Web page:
• 2009 3rd rnd: Trevor Holder out of Georgia.  A blatant punt on the draft pick to save money, Holder was a college senior with zero leverage and should have been offered closer to $1,000 instead of the $200,000 he got.  Holder has struggled for years in our system.  He did have a decent 2nd half in Harrisburg, so there is hope yet.  But 3rd round picks should have more promise than Holder has shown.
  • 2010 3rd rnd: Rick Hague out of Rice.  He hasn’t lived up to his 3rd round billing yet, though (to be fair) he has struggled with some injuries.

Rizzo’s Too Soon to Tell Draft Picks

  • 2010 2nd rnd: Sammy Solis was looking promising out of U San Diego, but has been side lined by Tommy John Surgery.
  • The 2011 college-arm gamble: Rizzo drafted dozens of college players this draft, stocking the system with experienced amateurs.
  • 2012 1st: the Lucas Giolito gamble won’t play itself out for a couple of years, but it is safe to say Rizzo went “all in” on this player.  A 1-1 talent but damaged goods upon drafting, the team is putting a lot of faith into its experience in dealing with hurlers going through Tommy John.
  • 2011 3rd: Matt Purke got a MLB deal and a whole lot of money, and has done relatively nothing to earn it because of lingering shoulder injuries.  I’m listing him as too early to tell, but the signs are not good.


Nats non-tender deadline decisions

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Is Gorzelanny going to be tendered? Find out today. Photo via Nats.

The next big date on the MLB offseason calendar happens today, Monday December 12th.  This is the “Non-Tender Deadline,” or the last day for teams to tender 2012 contracts to players under reserve.  In english, this means that all the Nats arbitration eligible players must be “tendered” a 2012 contract by this date or else they become immediate free agents.

Here’s a list of the Nationals that are arbitration eligible this off-season, their 2011 salary and an estimate of what they would cost for 2012 if offered arbitration.

Player Current or 2011 Contract 2011 2012 2012 guess
Clippard, Tyler 1 yr/$0.443M (11) $443,000 Arb 1 $1,700,000
Flores, Jesus 1 yr/$0.75M (11) $750,000 Arb 3 $800,000
Gorzelanny, Tom 1 yr/$2.1M (11) $2,100,000 Arb 3 $2,800,000
Lannan, John 1yr/2.75M (11) $2,750,000 Arb 2 $4,500,000
Morse, Michael 1 yr/$1.05M (11) $1,050,000 Arb 2 $3,900,000
Slaten, Doug 1 yr/$0.695M; (11) $695,000 Arb 3 $900,000
Zimmermann, Jordan 1 yr/$0.415M (11) $415,000 Arb 1 $1,800,000

Both Tyler Clippard and Jordan Zimmermann achieved “super-2″ status, meaning they’ll get a 4th arbitration year down the road.  Contrary to other reports, Roger Bernadina did NOT qualify for this super-2 status, despite being right on the borderline of service days.  The above salary guesses are partly taken from mlbtraderumors.com analysis and partly adjusted to what I think the player would really earn.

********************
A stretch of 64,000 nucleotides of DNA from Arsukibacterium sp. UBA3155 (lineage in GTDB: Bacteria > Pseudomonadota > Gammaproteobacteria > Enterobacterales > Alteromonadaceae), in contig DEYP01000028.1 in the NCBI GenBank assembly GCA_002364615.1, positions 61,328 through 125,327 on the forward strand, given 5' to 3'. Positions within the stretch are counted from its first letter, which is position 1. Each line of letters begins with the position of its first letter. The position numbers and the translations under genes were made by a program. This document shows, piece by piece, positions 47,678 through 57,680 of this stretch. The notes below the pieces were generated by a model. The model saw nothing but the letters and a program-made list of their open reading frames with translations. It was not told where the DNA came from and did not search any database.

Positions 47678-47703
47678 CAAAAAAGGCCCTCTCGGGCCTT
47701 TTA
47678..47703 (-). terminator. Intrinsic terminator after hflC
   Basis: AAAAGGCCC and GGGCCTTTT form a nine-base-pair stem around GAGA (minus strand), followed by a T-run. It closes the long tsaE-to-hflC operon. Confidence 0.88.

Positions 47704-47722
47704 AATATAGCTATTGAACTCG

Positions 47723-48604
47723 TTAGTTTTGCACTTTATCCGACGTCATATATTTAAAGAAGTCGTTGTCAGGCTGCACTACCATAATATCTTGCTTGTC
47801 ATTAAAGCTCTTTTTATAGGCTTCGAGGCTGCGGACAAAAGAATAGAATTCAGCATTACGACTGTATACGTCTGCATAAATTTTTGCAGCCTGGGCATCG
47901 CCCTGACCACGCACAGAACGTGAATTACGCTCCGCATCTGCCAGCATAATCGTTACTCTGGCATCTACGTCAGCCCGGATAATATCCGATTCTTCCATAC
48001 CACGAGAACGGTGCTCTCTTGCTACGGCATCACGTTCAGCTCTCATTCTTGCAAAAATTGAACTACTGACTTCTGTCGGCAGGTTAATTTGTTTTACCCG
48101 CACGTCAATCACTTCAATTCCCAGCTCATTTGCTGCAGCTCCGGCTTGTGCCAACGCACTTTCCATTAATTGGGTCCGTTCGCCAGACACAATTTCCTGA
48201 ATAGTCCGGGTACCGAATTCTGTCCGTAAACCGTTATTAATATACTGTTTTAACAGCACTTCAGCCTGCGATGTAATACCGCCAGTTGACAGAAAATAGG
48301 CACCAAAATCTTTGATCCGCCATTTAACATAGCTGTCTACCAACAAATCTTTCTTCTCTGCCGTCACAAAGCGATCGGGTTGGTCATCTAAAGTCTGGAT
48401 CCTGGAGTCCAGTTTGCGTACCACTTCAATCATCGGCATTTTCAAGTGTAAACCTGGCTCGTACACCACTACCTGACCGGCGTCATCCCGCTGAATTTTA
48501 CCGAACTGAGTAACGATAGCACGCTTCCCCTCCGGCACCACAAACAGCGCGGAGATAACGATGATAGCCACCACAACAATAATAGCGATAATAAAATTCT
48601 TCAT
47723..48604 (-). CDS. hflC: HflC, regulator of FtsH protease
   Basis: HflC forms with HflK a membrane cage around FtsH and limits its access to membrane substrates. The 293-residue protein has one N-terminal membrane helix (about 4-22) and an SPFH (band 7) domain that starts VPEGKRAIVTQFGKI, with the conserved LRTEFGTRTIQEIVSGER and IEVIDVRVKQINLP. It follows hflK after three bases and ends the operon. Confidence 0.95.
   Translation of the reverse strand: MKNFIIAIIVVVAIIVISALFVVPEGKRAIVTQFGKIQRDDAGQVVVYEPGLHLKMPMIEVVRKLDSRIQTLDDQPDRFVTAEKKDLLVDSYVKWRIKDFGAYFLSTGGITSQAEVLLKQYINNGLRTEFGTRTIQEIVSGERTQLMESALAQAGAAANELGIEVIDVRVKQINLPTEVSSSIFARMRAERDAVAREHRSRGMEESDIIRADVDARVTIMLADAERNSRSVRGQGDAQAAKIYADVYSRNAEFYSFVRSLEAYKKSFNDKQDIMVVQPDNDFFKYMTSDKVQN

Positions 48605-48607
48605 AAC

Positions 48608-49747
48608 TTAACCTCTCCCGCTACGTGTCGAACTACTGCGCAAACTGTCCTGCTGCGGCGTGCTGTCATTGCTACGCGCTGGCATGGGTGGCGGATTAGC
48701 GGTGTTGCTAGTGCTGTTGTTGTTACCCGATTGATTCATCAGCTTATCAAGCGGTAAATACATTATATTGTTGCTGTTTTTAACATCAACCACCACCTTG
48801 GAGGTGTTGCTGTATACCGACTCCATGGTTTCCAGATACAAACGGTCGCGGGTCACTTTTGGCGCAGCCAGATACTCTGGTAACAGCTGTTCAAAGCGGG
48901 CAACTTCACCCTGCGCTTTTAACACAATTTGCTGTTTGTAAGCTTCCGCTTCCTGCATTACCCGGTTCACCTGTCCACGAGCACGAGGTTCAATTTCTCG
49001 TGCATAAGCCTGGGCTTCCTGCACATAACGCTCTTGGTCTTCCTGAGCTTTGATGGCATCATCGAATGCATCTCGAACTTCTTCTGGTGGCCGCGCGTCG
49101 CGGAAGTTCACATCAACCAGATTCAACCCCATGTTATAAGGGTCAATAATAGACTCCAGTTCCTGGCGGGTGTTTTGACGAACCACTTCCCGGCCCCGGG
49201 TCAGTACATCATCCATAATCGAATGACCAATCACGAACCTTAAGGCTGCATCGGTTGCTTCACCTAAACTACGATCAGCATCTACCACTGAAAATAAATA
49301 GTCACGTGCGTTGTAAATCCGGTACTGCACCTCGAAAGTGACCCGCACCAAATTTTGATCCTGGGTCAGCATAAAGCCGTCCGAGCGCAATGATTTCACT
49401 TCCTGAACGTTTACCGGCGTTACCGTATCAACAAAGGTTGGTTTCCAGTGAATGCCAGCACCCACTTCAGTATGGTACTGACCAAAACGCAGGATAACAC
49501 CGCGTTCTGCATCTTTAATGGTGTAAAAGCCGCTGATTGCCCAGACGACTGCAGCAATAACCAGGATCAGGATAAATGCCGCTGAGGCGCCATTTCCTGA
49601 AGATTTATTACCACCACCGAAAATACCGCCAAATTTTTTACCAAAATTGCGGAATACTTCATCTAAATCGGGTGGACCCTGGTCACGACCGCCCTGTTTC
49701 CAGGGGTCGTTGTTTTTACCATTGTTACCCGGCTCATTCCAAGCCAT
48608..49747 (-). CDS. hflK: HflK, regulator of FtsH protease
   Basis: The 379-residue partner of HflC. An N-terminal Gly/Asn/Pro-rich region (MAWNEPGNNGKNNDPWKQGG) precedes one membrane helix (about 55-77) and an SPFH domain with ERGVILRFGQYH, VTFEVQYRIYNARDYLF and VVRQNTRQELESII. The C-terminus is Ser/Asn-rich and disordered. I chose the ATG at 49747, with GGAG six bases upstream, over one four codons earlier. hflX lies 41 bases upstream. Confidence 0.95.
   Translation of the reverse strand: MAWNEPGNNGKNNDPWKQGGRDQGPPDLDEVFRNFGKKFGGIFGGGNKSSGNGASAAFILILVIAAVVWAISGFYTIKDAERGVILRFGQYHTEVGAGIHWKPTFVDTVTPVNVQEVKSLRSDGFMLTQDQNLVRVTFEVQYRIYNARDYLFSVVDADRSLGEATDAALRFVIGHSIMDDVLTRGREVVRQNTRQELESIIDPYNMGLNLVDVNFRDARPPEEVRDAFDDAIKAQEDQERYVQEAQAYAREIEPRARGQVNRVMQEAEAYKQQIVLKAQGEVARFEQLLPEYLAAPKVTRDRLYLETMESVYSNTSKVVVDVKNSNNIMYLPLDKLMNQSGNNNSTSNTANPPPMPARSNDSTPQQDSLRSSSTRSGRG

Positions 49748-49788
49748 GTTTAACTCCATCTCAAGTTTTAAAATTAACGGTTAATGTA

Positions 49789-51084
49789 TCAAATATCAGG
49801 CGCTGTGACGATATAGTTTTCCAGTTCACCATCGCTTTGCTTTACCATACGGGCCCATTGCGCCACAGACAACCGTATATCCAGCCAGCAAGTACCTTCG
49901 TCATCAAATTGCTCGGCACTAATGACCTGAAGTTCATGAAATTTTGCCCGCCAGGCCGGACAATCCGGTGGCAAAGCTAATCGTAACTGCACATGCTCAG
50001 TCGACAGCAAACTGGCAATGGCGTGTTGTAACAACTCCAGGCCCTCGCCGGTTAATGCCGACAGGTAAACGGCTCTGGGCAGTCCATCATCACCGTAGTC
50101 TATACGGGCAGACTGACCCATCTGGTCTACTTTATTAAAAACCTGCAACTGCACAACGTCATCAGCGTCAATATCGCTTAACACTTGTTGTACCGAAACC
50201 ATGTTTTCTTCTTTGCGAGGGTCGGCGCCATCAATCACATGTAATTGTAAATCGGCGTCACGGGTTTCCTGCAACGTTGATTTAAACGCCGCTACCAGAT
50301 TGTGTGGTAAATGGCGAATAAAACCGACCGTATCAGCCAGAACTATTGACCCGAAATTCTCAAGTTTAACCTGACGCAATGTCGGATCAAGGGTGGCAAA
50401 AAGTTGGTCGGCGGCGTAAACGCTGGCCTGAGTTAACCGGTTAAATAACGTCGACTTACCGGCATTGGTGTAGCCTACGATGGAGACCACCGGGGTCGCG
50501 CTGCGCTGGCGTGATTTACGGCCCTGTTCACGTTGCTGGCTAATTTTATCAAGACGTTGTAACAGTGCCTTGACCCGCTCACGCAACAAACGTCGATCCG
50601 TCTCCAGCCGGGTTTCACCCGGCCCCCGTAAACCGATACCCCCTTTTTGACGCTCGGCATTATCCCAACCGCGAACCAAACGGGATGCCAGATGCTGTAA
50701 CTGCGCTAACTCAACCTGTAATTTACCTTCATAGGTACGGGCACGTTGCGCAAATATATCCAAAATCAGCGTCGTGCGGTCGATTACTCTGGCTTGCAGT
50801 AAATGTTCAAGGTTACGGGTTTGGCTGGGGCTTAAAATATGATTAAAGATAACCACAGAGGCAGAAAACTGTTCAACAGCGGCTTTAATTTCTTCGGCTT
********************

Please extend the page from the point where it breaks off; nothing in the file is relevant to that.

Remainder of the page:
Side note on the way to estimate/guess the salaries: For those with three years of arbitration, the salary achieved is usually a representation of an eventual percent of the FA salary would be for the player, based on the arbitration year.  These percentages are usually 40% of FA value for the first year of arbitration, 60% for second and 80% for third year.  Thus, using John Lannan as an example, his first year Arbitration salary was $2.75M, meaning that his 100% FA salary value would be $6.875M/year.  After his good 2011 season though, I’m estimating his 100% value to be $7.5M/year, or exactly what we paid Jason Marquis per year, which puts his 2012 arbitration figure at the $4.5M estimate.

So, what should the Nats do with these arbitration cases?

To me, five of these seven cases are straight-forward; you absolutely tender Clippard, Flores, Lannan, Morse and Zimmerman.  MASN’s Pete Kerzel posted his thoughts on this same topic over the weekend and seemed to indicate there would be a question as to whether we would tender Flores; that’s crazy talk.  In a league where quality catchers are a scarcity and with Flores tearing up the Venezeulan Winter League right now, there’s no reason to think the team would possibly lose him.  After all, we just put a journeyman AAA catcher Jhonatan Solano on the 40-man specifically to keep HIM from being poached.  Also, I hear rumblings that Lannan may be non-tendered under the theory that he’s not providing value worth what he’s going to be paid (roughly $4.8-$4.9M); again I think that’s misguided.  He’s a solid pitcher who gives good innings from the left hand side, and he’s only been improving since he earned a spot in the rotation.  He’s never missed a start due to injury, and if not for the first half of 2010 (when he lost his way and was demoted) he’d have a sub 4.00 career ERA, a rarity in this league.  Replacing him on the open market would absolutely cost more than he’s set to earn next year.  Plus, with any decent run support (the Nats averaged only 3.6 runs/game in games when he started in 2011) he’d probably have a much better W/L record.

That leaves Gorzelanny and Slaten.  Case by case.

1. Doug Slaten.  Here’s a list of pertinent stats for Slaten’s 2011 season as the primary LOOGY out of our pen:

  • 4.41 era.
  • 2.143 whip.  That’s so ridiculously bad as to be almost laughable.  He gave up 26 hits and 9 walks in 16 1/3 innings.
  • He had a -0.1 WAR.
  • He had a .356 batting average against.
  • Opposing batters had a 1.036 OPS with him on the hill.
  • He allowed 47% of inherited runners to SCORE.  Not advance, but score.  15 of 32 runners.